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The second Act begins amidst shouts of “Come On Ipswich”, but the man behind me feels compelled to admit that West Brom’ are stronger than us “…in every department”; I think of Debenhams and John Inman. But Town are playing better than in the first half; they have more possession of the ball and in more locations across the pitch and Matthew Pennington even has a decent looking shot on goal. But then West Brom’ also have a decent shot, which causes a sharp intake of breath as it hits a post; a lad called Harvey Barnes is the perpetrator, it’s a name that sounds like it was copied from a 1914-18 War Memorial.
Town must be doing alright though, people aren’t moaning but still most of them aren’t really supporting either, at least not vocally. The club should have said “We’ll let you in for a tenner, but you have to make a noise or we’ll chuck you out”. The ‘Blue Action’ group in the North Stand do their best, but there aren’t really enough of them, Ultra Culture hasn’t yet made its mark in Ipswich. I remain hopeful however that the Rodin exhibition in the gallery behind Christchurch Mansion, which opens this weekend, will stir people’s inner passions. Rodin is to sculpture what Arnold Muhren was to midfield artistry.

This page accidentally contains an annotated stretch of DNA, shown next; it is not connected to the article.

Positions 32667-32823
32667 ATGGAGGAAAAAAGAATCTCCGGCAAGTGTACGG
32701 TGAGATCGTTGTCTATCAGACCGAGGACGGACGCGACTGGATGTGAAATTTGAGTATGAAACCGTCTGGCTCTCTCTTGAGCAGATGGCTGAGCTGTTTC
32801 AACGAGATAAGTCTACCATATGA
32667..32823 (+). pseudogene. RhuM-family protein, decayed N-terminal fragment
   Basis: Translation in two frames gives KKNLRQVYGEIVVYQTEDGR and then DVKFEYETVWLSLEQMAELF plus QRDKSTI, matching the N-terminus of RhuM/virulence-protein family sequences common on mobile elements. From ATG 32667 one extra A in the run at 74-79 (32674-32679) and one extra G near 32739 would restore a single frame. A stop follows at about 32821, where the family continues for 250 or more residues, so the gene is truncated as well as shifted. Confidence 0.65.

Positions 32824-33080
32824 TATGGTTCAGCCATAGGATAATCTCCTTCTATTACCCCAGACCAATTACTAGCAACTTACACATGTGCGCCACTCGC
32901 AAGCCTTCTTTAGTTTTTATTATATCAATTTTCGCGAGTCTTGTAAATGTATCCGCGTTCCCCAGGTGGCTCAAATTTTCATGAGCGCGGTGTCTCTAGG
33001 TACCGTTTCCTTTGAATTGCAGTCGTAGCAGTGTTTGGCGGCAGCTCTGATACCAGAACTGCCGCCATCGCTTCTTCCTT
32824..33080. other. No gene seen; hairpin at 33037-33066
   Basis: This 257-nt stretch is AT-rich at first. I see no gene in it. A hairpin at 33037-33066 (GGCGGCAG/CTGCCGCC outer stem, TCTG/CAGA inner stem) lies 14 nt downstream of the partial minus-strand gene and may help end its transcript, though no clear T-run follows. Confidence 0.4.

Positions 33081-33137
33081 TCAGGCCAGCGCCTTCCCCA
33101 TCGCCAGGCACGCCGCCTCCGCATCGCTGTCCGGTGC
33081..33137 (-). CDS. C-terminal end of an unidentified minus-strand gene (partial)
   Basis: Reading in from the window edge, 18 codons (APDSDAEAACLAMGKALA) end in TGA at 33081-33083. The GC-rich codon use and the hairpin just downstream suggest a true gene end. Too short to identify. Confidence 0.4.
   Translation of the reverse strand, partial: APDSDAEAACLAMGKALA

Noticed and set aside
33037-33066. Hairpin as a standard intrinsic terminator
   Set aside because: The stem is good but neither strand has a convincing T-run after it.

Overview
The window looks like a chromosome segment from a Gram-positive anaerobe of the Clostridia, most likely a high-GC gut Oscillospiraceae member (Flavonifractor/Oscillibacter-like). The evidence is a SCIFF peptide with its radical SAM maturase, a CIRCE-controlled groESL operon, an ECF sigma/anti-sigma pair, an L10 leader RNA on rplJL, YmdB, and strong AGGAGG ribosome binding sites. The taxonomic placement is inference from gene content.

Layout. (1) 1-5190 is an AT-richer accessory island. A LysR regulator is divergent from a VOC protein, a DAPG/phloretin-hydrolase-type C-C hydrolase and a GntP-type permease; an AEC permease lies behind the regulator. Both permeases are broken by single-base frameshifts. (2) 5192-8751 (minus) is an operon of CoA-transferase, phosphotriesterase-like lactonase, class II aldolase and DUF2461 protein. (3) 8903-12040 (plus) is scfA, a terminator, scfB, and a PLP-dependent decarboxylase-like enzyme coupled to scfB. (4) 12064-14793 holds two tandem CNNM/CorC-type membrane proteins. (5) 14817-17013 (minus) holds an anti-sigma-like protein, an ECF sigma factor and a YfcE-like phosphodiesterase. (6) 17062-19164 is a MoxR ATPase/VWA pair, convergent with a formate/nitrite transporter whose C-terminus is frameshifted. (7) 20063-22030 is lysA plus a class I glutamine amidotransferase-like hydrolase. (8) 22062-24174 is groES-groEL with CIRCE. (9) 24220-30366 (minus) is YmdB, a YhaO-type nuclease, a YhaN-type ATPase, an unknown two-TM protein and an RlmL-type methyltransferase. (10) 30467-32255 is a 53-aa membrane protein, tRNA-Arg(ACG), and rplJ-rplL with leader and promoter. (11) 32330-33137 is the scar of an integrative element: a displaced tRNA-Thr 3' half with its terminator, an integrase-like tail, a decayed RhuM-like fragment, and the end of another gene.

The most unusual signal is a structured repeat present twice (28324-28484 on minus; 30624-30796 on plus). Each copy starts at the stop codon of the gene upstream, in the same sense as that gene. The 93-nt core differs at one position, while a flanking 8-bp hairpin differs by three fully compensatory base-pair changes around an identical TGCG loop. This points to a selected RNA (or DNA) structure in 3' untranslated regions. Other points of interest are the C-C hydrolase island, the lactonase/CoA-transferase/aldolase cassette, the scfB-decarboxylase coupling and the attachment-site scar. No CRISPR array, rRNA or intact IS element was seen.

We’re only losing 1-0, a draw is still a possibility, a win even. But the seventy sixth minutes arrives and that Harvey Barnes is in the penalty area, he shuffles about a bit and shoots; he scores. The shot somehow avoids at least four legs and Bartosz Bialkowski’s left hand. It couldn’t hurt more if he’d missed and the ball had hit me in the ‘groin area’.
Substitutions ensue and the West Brom’ supporters sing “Lambert, Lambert, what’s the score?” seemingly labouring under the mis-apprehension that he is still manager of Aston Villa. They compound their mistake with a rendition of “Shit on the Villa, shit on the Villa tonight” to the tune of ‘Roll out the barrel’. Ipswich supporters may not sing much, but at least when they do the songs are relevant.